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No Densus 88 in Papua, at least not yet, police say

Jakarta Globe - June 20, 2012

Farouk Arnaz & Markus Junianto Sihaloho – The National Police denied on Monday that it was planning to send counterterrorism unit Densus 88 to Papua, saying the recent spate of deadly violence there qualified purely as criminal activity.

The statement was a response to concerns raised on Saturday by Indonesia Police Watch, which accused the police of preparing to send in the elite unit.

"Densus will be deployed if terrorism occurred there," National Police spokesman Saud Usman Nasution said. "Densus has a lot on its plate, so for now we will not send them. We're just going to wait for instructions from the regional police chief, because the regional police chief understands the conditions there better."

On Saturday, IPW chairman Neta S. Pane said police were set on replacing the current Papua Police chief with Brig. Gen. Tito Karnavian, the former Densus 88 head and now the deputy chief of the National Counterterrorism Agency (BNPT).

The police should choose someone who could consolidate the security apparatus in Papua and engage the citizenry in dialogue, not clamp down with increasingly harsh force, Neta said.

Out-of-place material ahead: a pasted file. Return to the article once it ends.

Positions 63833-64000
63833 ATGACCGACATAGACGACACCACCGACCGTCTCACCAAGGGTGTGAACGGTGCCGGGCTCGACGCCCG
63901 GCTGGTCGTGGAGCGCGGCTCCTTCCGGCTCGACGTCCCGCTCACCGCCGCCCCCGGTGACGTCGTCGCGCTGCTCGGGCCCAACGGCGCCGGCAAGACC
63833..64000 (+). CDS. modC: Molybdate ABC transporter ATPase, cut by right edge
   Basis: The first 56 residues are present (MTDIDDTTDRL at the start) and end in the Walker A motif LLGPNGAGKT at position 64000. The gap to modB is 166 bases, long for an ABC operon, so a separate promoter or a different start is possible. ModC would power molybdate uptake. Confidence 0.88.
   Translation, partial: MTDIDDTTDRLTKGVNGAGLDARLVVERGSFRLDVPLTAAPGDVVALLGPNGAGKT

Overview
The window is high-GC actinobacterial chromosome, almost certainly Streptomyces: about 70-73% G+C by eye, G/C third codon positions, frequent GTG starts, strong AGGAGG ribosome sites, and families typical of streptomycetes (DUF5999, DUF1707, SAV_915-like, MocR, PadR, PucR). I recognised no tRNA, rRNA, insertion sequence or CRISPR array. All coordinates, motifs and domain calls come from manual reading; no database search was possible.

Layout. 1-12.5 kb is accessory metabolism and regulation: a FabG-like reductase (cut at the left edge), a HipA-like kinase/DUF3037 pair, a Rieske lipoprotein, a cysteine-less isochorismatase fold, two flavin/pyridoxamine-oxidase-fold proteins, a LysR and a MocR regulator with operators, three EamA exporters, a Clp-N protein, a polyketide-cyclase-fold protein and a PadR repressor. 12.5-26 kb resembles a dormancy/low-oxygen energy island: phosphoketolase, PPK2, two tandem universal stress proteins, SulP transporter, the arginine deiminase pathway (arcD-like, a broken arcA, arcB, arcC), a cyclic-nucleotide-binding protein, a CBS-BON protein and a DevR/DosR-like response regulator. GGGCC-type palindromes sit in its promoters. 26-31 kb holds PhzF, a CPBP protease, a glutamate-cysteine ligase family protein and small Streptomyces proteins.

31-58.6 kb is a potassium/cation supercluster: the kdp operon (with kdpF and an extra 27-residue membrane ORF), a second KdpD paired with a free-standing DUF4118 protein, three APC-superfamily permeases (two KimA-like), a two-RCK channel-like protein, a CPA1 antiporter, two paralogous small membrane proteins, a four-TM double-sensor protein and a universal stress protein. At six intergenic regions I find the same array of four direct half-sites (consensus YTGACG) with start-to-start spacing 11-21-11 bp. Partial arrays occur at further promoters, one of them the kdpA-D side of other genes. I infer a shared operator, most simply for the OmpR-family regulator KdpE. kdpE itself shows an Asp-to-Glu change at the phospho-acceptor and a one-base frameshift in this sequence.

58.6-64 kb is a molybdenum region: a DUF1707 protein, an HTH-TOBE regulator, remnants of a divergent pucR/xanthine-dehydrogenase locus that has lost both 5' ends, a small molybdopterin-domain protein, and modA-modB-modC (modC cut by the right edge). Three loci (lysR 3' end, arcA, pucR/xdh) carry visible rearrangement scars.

"We strongly reject the efforts of the National Police to deploy Densus 88 in Papua because the problem in Papua is not terrorism but prolonged socioeconomic gaps," Neta said.

Saud said the National Police would only send Densus 88 to Papua if the Papua Police chief could explain his suspicions of terrorism there. "It would be a waste if we sent Densus just like that," Saud said. "[The perpetrators in Papua] are purely criminal. We will develop [the case] once we capture all of the perpetrators."

Saud, also a former Densus 88 chief, claimed the situation in Papua was returning to normal. Police officers there were making sure of that, he said. "Regarding mysterious shootings there, the National Police's criminal unit is assisting the Papua Police's special team with the investigation," he said.

House of Representatives Commission I, which oversees security and foreign affairs, said it would take special measures to solve the problems in Papua.

"We, the leaders, agreed to set up a working committee," Commission I deputy chairman Tubagus Hasanuddin said in Jakarta on Monday. "We will discuss what [the current situation] is like. The solution that needs to be pushed by all of us is to find a peaceful and dignified solution by not using firearms."